The BJS report looks at reasons for not reporting different types of crime and the characteristics of the offenders and the victims.  For example, during the 2006 to 2010 period, the report found that the most common reason for not reporting a crime involving a weapon and injury was fear of retaliation or getting the offender into trouble.  The report reached this same conclusion regarding incidents of intimate partner violence that were not reported. 

The report relies on data from the BJS National Crime Victimization Survey, which collects data on crime victims to complement the official reporting of crime data by law enforcement as part of the FBI’s Uniform Crime Reports. 

Read the full report at:

More Grandparents Are Providing Financial Support to Grandchildren

According to a recent MetLife Mature Market Institute report, 62% of grandparents have provided financial support or monetary gifts to their grandchildren in the last five years.

On average, grandparents spent $23,068 for investments, $8,276 for education, and $6,742 for a down payment on a grandchild’s home. When asked why they are providing financial support, 43% of grandparents surveyed stated it was due to the country’s economic downturn. One-third of grandparents stated that they are giving financial support to their grandchildren even though they think it is hurting their own financial security.

September 21, 2012

Researchers to Study Possible Link between Zoning Code Reforms and Physical Activity

Researchers at the University of Chicago’s Institute for Health Policy and Research recently received a $1.5 million grant from the National Institutes of Health to evaluate how zoning code reforms impact adult physical activity levels.

The study’s goal is to determine whether changes in community-level land use, such as adding sidewalks, trails, and bike paths, results in increased physical activity levels among residents. Researchers will evaluate municipal and county zoning codes representing more than half of the U.S. population, comparing adult physical activity levels in communities with and without zoning code reforms. (Researchers have identified communities in at least 35 states that made such reforms.)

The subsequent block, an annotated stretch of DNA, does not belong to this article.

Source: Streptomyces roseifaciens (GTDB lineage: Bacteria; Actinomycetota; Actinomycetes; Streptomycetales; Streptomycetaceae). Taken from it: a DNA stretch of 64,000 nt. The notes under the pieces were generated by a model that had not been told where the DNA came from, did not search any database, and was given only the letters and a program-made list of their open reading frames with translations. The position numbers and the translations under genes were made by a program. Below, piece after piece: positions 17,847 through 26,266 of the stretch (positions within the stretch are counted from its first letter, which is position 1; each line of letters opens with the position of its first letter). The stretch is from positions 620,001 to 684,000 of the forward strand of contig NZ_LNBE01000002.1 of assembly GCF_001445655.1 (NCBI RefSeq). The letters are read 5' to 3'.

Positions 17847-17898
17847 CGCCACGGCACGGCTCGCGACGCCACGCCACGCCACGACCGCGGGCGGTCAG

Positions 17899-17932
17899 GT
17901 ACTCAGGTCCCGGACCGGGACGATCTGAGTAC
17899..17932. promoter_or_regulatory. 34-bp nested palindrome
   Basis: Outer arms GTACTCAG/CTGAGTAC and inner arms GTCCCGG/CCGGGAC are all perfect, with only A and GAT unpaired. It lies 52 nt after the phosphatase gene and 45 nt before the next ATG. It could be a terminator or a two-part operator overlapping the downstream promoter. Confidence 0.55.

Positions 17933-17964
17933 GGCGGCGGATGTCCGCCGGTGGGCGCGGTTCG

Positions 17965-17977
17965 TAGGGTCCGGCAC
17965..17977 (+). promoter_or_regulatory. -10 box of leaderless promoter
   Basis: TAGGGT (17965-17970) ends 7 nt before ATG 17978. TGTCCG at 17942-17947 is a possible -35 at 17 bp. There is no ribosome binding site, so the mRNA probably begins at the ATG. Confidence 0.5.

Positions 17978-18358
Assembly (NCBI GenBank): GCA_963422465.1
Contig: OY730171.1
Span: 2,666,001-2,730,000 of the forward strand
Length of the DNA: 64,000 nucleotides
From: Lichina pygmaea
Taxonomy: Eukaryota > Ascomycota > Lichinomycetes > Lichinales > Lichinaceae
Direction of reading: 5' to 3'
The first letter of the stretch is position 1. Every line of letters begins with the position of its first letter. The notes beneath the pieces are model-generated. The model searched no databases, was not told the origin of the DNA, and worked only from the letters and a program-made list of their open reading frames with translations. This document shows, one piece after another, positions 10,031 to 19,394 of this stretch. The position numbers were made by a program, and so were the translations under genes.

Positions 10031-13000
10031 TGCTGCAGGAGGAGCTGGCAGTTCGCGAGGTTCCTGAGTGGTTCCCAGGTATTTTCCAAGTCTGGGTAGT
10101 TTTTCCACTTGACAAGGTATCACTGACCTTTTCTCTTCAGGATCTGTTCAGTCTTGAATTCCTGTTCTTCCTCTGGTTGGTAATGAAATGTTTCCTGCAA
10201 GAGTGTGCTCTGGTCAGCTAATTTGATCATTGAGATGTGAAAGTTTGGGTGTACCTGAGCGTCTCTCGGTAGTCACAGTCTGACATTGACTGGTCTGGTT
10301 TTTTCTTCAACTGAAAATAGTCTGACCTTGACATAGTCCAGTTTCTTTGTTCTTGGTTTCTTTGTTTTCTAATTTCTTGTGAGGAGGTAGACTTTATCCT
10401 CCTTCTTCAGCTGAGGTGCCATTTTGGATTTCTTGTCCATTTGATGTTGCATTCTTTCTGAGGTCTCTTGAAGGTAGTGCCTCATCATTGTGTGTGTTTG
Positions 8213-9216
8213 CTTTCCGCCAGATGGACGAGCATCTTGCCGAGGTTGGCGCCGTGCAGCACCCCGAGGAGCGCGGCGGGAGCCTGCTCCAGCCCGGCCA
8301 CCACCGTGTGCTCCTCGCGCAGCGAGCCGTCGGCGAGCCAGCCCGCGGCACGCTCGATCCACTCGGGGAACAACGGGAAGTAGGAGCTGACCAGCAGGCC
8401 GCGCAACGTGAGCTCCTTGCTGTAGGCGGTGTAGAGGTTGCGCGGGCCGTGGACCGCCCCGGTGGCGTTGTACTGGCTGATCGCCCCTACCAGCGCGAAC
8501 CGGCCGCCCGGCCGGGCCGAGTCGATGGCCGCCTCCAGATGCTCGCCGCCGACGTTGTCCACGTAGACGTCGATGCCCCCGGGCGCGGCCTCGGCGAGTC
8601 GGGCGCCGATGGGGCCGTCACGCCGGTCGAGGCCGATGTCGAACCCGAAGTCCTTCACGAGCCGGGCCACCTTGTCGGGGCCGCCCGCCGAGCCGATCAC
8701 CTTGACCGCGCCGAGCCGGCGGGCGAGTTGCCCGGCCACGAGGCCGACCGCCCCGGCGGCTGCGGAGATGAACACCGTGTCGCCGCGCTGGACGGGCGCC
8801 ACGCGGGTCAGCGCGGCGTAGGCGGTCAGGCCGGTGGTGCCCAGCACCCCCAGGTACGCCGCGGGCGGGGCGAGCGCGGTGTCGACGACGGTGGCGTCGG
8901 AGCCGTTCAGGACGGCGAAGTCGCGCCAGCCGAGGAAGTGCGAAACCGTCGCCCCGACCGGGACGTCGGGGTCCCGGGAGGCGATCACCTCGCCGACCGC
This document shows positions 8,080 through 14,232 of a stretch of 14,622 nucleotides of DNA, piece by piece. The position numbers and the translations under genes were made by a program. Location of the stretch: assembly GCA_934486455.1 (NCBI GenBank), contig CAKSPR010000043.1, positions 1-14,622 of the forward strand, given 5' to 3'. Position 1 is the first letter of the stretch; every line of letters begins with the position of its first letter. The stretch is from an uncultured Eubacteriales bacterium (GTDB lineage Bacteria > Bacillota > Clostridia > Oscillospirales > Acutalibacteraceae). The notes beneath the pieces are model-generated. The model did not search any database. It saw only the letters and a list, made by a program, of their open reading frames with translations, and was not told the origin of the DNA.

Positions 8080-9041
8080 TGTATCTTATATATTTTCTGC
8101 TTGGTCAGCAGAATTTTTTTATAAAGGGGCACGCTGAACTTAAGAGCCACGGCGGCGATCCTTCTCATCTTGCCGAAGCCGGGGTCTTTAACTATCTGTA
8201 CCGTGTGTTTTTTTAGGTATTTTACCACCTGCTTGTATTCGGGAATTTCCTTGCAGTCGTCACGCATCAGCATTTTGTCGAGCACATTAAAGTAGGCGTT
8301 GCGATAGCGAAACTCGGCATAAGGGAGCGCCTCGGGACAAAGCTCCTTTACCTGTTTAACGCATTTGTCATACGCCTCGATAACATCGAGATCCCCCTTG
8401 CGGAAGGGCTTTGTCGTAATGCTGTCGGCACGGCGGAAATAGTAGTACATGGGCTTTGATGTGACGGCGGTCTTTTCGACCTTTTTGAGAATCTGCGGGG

Study results will be shared with (1) municipalities and counties across the country and (2) public health, urban planning, transportation, and active living organizations.

Hot Report: Microgrids

OLR Report 2012-R-0417 describes what steps Connecticut, New York, and California have taken to develop microgrids. A microgrid is a small-scale electric distribution network that (1) links several users to one or more nearby distributed (on-site) energy resources and (2) can be operated in conjunction with or independently from the larger electrical grid. When operating independently, a microgrid can continue to supply power to its users even if the larger grid suffers a power outage.
Recent state efforts include:
  1. Connecticut’s new pilot program that provides grants and loans to help develop microgrid infrastructure, which expects to issue an initial request for proposals (RFP) in October 2012 and begin awarding grants in February 2013;
  1. New York’s State Energy Research and Development Authority’s 2010 report on microgrids, which includes recommendations for addressing legal and regulatory issues, financing, and research and development; and
  1. the California state energy commission's Public Interest Energy Research (PIER) program, which has helped fund research and development for new microgrid control technology and provides demonstration grants for microgrid projects.
For more information, read the full report.

State’s Occupational Disease Rate Drops

According to a recent UConn Health Center report, the state’s rate of occupational diseases decreased by 10% from 2009 to 2010, although the rate (23.1 cases per 10,000 workers) was still 9.5% higher than the national average.  Occupational diseases include musculoskeletal disorders (e.g., carpal tunnel syndrome), respiratory diseases (from exposure to chemical fumes), skin conditions, lead poisoning, and hearing loss, but do not include traumatic occupational injuries. 

According to the report, workers in the education and health sector reported the highest rate of diseases at 42.2 illnesses per 10,000 workers.  Manufacturing was second with 41.7 illnesses per 10,000 workers, followed by local government with 38.4 illnesses per 10,000 workers. 

September 20, 2012

U.S. DOT Audit Finds Problems with FAA Wildlife Hazard Mitigation Program